My First Sermon Planning Retreat …

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And why I have already planned my next

As I have already mentioned here, I have recently returned from my first sermon planning retreat and wanted to share some of my insights and learnings. First let me share with you some of the logistics and then outline how I structured my time. I should also add that my spouse traveled with me, using our time away for her own work, writing, and 2014 planning. Though she may not always be able to go with me in the future, I found that her company during our shared times of prayer, breaks, and meals was a welcome break and made the experience even more enjoyable!


I explored multiple options from nearby spiritual retreat centers to vacation homes of friends and generous parishioners. Those sites may will be in my future, but this time Denise and I decided on a B&B Inn one county away from where we live; one that was able to put us up in a detached cottage on the grounds , enabling some extra privacy from the main house. We know the family who owns and operates the inn, so arranging an extra evening meal to go with our breakfast was easily accomplished and kept us from worrying about meal times. Another plus, not available at some bird houseretreat centers, was access to broad band internet. Though a lot of my time was spent “disconnected,” I have to admit that my familiar pattern of writing and research almost always includes a laptop complete with several “go to” tabs open in my browser: blue letter bible (my online lexicon),,, bible gateway (access to multiple translations with a single click), and a google search page for researching other topics or related subjects.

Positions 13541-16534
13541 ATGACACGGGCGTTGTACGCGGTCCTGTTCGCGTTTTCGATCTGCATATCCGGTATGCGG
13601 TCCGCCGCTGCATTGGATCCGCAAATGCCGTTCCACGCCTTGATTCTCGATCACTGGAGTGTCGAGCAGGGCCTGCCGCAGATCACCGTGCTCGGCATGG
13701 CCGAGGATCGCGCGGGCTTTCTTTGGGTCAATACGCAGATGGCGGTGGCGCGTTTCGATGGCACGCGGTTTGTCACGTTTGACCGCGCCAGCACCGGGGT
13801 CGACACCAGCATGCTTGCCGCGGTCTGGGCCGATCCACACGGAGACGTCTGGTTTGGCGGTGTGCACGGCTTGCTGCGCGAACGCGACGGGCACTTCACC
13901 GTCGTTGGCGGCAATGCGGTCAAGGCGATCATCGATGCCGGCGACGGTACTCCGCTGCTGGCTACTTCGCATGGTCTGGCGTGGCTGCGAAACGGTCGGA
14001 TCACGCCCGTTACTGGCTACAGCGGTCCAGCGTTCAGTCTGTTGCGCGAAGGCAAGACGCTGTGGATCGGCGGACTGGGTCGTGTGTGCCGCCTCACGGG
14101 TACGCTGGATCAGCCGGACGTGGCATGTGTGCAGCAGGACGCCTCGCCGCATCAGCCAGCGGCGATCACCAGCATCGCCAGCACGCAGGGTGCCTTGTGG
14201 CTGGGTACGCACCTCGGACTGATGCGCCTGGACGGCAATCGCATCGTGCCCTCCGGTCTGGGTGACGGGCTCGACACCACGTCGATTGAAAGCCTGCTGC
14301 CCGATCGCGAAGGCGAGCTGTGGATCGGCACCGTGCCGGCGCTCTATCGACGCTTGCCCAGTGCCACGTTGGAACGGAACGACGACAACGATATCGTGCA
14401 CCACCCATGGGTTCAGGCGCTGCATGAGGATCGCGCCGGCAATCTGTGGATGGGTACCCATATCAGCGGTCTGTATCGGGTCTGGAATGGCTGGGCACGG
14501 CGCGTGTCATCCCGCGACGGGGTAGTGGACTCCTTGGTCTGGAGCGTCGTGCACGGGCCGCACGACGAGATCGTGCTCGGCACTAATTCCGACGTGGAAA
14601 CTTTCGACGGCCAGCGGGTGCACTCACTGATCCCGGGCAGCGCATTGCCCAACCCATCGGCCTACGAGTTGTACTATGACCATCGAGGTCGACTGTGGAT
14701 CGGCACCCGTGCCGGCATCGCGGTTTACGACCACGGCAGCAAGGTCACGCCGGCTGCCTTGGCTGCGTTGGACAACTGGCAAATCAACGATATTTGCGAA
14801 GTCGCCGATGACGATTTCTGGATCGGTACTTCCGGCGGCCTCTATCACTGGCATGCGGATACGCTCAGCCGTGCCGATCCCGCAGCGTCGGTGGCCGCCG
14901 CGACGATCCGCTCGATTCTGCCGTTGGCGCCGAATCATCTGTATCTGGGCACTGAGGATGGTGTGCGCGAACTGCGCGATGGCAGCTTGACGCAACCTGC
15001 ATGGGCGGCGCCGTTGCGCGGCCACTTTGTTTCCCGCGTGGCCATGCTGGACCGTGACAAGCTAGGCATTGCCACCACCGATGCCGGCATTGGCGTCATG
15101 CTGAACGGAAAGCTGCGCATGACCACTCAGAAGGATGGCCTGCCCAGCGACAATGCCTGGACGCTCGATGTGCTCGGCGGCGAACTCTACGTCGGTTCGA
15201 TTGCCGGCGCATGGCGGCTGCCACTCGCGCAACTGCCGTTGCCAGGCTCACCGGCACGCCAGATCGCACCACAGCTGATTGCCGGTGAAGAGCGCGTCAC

While I was busy writing, my wife was able to take some of these pictures of the inn and the grounds around the place where we stayed. Being surrounded by the beauty of creation is always a plus for any place where one might decide to devote time to prayer and planning.books

Pre-retreat planning and prep:

Again, thanks to my wife – I was first required to read this blog post by Dr. Lenny Luchetti that she found online (for those who know me well, she really is the brains behind this whole operation). I was grateful for his advice. One of his points that might appear obvious but proved invaluable to my process was to take multiple calendars: one that included all the secular holidays and local school dates; one church calendar with all the high holy days and seasons, including any local church celebrations or annual observances; and another one that contained my family’s personal calendar. Though some of these sermon planning 2calendars are digitized for us (my congregation and my family both use layered google calendars), I also discovered that a paper calendar to look at, flip through, and scribble notes on was helpful.